In 1964 at the New York World’s Fair, there was one car that caught Joe Amabile’s eye: A ‘65 Ford Mustang 2+2 Fastback GT, displayed on a rotating platform at Ford’s Magic Skyway ride. Decades later, he owns this ’65 MUSTANG GT: RANGOON RED & RESTORED.


“I waited in line for three hours to ride in the newly introduced Mustang,” Amabile, said. “They had a red ‘65 GT up on display, Rangoon Red, and it just stuck in my mind.”

Over time, Amabile went searching for a Mustang, but it had to be a fastback model with a V-8 and four-speed transmission. He wasn’t in the automotive business, but he had always wanted to restore a Mustang.

Through research, the Amabiles found a Mustang GT that checked all boxes in 1992. Located in New York, about 90 miles south of their home town of Woodbury CT, the Amabile family discovered the car had not only the owner’s daily driver, it was inoperable due to the owner attempting a full restoration.With the engine and transmission uncoupled, Joe Amabile purchased the GT for $1,200, loading the engine in the back of his truck while loading the transmission in the trunk of the Mustang, and left for Woodbury to open his shop. The Mustang family project was impacted by busy work schedules as well as Joe having to fine-tune parts and components twice to ensure a quality fit. He ended up nicknaming the Mustang Two-Time Sally, because few parts seemed to work the first time around!

“If you ordered a part and it wasn’t the original part, I always had to tweak it and take it on and off,” Joe Amabile said. “I either had to bend it, cut it, drill it, hammer it, or do something with it, and then put it back on. It was always at least two times on everything.”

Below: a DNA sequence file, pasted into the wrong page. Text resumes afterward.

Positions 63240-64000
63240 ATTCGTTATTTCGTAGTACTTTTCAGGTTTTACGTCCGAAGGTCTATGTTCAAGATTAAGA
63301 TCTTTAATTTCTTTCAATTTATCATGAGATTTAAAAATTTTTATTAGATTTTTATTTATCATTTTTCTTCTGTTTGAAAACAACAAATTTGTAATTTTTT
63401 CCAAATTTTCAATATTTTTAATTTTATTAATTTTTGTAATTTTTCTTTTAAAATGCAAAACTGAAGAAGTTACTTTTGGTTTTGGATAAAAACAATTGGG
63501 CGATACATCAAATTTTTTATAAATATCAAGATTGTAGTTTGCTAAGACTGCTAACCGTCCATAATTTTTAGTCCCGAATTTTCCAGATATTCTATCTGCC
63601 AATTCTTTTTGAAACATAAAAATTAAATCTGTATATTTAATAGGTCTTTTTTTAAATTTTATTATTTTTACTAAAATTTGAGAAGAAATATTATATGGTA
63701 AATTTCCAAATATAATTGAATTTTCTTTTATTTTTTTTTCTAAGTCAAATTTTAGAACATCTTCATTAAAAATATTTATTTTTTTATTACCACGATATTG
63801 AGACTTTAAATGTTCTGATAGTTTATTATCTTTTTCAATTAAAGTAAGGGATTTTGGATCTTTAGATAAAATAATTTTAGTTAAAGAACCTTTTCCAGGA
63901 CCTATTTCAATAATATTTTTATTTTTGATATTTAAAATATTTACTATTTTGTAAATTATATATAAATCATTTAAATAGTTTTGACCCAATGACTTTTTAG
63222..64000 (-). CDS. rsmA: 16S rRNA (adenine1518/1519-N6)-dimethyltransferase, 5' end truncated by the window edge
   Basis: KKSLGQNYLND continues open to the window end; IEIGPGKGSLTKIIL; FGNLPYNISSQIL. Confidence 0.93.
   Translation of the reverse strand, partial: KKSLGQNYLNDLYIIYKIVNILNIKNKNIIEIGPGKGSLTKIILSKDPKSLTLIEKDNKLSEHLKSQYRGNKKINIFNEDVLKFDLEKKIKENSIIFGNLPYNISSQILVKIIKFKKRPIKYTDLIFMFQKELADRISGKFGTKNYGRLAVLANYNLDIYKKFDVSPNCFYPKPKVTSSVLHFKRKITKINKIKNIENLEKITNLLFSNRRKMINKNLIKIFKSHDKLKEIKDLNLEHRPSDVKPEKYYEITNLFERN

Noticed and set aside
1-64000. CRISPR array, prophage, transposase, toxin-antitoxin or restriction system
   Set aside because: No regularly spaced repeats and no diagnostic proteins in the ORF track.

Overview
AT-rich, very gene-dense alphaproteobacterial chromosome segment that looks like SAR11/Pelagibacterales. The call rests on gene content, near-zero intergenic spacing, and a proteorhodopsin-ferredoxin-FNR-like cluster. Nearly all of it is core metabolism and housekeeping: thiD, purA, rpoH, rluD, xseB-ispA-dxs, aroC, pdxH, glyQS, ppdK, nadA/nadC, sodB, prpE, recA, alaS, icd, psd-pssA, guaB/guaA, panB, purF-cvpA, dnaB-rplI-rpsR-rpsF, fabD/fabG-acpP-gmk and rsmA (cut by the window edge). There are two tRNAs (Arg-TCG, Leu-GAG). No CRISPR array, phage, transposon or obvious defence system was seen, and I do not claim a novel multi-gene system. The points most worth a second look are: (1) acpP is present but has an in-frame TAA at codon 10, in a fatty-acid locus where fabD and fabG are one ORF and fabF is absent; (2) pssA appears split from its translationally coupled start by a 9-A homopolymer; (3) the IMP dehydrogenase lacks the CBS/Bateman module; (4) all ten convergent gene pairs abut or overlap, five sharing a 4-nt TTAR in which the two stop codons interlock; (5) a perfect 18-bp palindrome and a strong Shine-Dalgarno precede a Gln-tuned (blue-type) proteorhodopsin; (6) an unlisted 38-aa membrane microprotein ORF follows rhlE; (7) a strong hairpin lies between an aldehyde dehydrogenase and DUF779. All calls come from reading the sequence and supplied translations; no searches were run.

Now restored, the Mustang GT continues its journey to car shows far and wide, winning countless awards locally, statewide, and nationally. The first time out at the Watertown, CT Lions Club Show, the Amabiles took a First in the Mustang Class. “I didn’t restore the Mustang to be a Concours show car, I just wanted to display a fully restored classic that was as factory original as possible.”

’65 MUSTANG GT: RANGOON RED & RESTOREDOne memorable car show Joe and his wife Pam attended in 2014 was the Klingberg Motorcar Series car show featuring over 1,000 cars, in New Britain, CT. “John Juliani, the CEO of the Eastern States Exposition in MA, asked if we would enter the GT in his Collector Car Exhibition, an event showcasing historic cars over the years.”

“It wasn’t a contest, but rather an exhibition. Featured were car TV personalities Wayne Carini from Chasing Classic Cars, Mike Brewer from Wheeler Dealers, Danny “The Count” from Counting Cars. The mass recognition of our Mustang was truly heartwarming.”

From every angle, this ’65 MUSTANG GT: RANGOON RED & RESTORED appears as brand new. Among its eye-grabbing details are, rocker panel GT stripes, fog lights, exhaust trumpets, TASCA FORD badge, and styled steel wheels. The fender-mounted GT and 289 engine badges add status. Its interior has been restored to a high-degree of quality and the dashboard is sporty and boasts easy-to-read instrumentation.

The A-Code 289 engine’s original gold-toned air cleaner and valve covers were upgraded to the factory optional Appearance Package featuring a chrome air cleaner and valve covers. The hydraulic-lifter, four-barrel 289 small-block V-8 in the Amabiles’ GT was rated at 225 horsepower at 4,400 rpm, and 305 pound-feet at 3200 rpm.

The Mustang 2+2 is the kind of car that attracts traditional car enthusiasts to admire with great interest, and a provoker of endless arguments over whether it is the greatest Ponycar ever built. For people like the Amabiles, few cars measure up to their Rangoon Red GT that is showcased in Mustang Special Editions, by Jeffery Klein and Jonathan Klein. A copy has been on the coffee-table in the Amabile home since it was published in 2018!

Words & Photos: Dan Fisher